Schedule Adjustment – not my fault this time

Hope everyone weathered the storm safely!

Obviously, a revised course schedule is now in place. I decided that we really needed the review day before this next test, so I used the review days for tests 4 and 5, and pushed everything back two days. This means that I’ll be lecturing Friday, then you’ll have a review session Monday before the test on Wednesday. This also means that the 3rd test, originally scheduled for the day before Spring Break, is now the Wednesday after break. Homework and Essay assignments have been adjusted accordingly. Also note that the Essay assignments are now available, so you can begin thinking about this as you work through the books.

Also note, if you are working from an older printed copy, that I’ve trimmed the list of terms for the 2nd test, to make things a little bit more focused.

Schedule Adjustment Again

My apologies again for my absence. I have revised the schedule (again), this time using the catch-up day for the next test. I’ll do my best to get through the material efficiently this week, so that we have some time to talk about the test beforehand.

The good news, I suppose, is that you’ve got an extra weekend to work on the Document Homework.

I will have the tests to give back Wednesday, and I will post comments about the grades and suggestions for improving next time.

Homecoming Convocation and Schedule Change, Homework

As you can see from the course schedule page, I have adjusted next week to allow students to participate in the Homecoming Convocation, Wednesday noon. To keep things even, I am also cancelling the 2pm section, and encouraging those students to attend the Convocation, if their noon classes allow.

I have had to shift the schedule a bit to accomodate: most importantly, rather than do a lecture on the Roman Religion questions, I’m going to rely more heavily on the Frontline From Jesus To Christ series that I had assigned. You will now be required to not only watch it, but to write a short (1 page) summary and reaction paper for each of the 3 assigned hours (parts 1, 2 and 3), due by email no later than Friday the 14th.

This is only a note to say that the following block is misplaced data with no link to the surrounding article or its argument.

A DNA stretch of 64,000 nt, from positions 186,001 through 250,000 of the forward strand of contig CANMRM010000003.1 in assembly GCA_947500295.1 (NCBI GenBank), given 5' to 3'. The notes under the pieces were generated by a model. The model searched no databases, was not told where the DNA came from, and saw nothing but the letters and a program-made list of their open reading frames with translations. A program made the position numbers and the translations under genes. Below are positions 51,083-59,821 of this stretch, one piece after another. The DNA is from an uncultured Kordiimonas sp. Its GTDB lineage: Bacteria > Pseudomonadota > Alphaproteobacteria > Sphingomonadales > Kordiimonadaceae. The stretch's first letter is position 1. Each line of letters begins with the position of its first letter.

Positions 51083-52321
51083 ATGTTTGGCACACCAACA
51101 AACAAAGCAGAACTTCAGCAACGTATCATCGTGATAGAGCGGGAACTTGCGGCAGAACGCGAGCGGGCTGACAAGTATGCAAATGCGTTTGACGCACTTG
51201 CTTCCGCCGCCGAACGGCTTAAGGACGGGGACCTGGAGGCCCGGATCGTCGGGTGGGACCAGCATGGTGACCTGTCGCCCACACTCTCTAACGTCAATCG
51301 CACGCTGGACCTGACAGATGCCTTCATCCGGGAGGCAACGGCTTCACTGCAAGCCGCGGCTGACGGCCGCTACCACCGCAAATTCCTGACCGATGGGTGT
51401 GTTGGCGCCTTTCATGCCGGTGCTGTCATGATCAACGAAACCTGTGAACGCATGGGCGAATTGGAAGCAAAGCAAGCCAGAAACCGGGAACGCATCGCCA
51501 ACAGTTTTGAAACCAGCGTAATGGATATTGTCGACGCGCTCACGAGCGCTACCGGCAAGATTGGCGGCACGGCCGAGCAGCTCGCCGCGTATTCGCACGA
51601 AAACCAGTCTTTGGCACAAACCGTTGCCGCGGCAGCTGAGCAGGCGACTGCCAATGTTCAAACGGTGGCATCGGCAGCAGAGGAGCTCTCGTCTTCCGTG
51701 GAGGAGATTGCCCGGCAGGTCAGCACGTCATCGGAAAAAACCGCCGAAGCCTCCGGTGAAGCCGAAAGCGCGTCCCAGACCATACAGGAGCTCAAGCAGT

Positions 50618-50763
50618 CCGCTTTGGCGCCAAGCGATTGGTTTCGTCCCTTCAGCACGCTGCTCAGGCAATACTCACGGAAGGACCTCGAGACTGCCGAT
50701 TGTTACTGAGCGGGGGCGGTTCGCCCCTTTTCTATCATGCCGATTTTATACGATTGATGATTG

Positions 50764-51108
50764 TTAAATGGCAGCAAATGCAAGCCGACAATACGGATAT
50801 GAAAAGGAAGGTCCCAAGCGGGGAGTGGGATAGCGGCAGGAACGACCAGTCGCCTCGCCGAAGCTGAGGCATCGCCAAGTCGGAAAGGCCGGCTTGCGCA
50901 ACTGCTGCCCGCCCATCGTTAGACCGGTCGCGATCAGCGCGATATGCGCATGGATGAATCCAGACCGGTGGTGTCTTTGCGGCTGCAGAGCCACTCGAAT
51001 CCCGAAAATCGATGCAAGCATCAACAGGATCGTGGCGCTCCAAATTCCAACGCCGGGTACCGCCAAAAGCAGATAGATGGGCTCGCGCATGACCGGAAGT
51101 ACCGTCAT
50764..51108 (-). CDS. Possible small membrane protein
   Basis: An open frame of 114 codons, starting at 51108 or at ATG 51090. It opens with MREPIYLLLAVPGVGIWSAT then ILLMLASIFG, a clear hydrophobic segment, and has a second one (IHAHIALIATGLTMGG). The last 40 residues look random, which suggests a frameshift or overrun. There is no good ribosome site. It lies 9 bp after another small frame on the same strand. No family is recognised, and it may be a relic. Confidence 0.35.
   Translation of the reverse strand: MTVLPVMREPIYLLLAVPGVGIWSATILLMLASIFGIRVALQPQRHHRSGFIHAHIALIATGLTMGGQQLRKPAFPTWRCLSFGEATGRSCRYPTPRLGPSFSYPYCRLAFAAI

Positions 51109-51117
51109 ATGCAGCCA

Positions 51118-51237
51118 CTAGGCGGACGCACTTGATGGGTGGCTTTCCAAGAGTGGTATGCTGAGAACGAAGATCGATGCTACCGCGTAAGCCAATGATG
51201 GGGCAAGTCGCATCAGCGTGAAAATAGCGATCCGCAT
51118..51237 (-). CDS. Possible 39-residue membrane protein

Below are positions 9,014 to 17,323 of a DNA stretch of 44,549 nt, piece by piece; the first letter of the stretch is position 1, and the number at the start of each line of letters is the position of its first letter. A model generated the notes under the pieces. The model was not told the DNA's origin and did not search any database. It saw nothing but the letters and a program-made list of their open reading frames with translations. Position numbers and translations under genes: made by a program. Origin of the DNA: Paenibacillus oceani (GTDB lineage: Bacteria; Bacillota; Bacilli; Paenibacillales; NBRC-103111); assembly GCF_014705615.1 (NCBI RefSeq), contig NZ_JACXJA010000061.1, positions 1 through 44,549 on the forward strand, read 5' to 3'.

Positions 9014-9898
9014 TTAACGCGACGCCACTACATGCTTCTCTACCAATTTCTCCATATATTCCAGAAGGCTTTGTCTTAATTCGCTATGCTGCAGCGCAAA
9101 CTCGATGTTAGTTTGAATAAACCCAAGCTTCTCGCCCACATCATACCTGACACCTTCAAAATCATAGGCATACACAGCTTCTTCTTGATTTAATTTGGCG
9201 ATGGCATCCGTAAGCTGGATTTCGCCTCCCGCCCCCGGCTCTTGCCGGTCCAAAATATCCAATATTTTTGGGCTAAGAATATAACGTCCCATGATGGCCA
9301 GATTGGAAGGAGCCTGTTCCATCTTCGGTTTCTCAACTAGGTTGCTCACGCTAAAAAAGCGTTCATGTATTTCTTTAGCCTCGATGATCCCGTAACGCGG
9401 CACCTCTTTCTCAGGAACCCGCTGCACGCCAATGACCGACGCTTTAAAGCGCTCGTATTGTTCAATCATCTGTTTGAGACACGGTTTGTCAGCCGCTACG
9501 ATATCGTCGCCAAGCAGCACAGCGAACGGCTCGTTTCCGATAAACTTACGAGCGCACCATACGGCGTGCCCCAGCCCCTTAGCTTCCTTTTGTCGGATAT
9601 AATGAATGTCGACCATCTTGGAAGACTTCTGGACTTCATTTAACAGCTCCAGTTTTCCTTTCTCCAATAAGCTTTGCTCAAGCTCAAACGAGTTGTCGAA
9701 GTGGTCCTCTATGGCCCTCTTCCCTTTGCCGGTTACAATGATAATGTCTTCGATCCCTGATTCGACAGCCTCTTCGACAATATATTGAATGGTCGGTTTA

Syllabus Addenda, Study Terms, etc.

There have been a few minor changes to the syllabus since I printed and copied it last week: If you’re relying on the printed copy, note the following changes

  • A slight shift in the end of semester schedule, because of a day I will be absent for travel: this affects very little except for the number of catch-up days I have available. If I run out, I will provide a video lecture for any further missed lecture days.
  • Addition of the following language to the Technology section: “The use of recording equipment, audio, photographic or video, or speech-to-text transcription software is not permitted. Alternative arrangements may be made for students with documented disabilities. Students violating this restriction will be asked to leave and may face grade penalties and disciplinary action.”

Note: I need at least one volunteer who will be taking good notes on my lectures to share them with me for a student who needs notetaking assistance. Preferably someone who types their notes and can provide the text quickly. Contact me after class or by email as soon as possible. This is not a paid position, but we do need someone responsible, reliable.

And for those of you who want to get a jump on studying for the first test (which is September 28th, over a month away, but it’s a lot of history!), here is the list of study terms:

Chapter 1

Neolithic Revolution

Chapter 2

Epic of Gilgamesh
Hammurabi’s Code
Instructions of Ptah-Hotep

Chapter 3

Harappa & Mohenjo Daro
Mandate of Heaven

Chapter 4

The Great Learning
Han dynasty
Qin dynasty

Chapter 5

Alexander the Great
Peloponnesian War
Royal Road
Thucydides, Funeral Oration of Pericles
Thucydides, Melian Dialogue

Test 4 Grades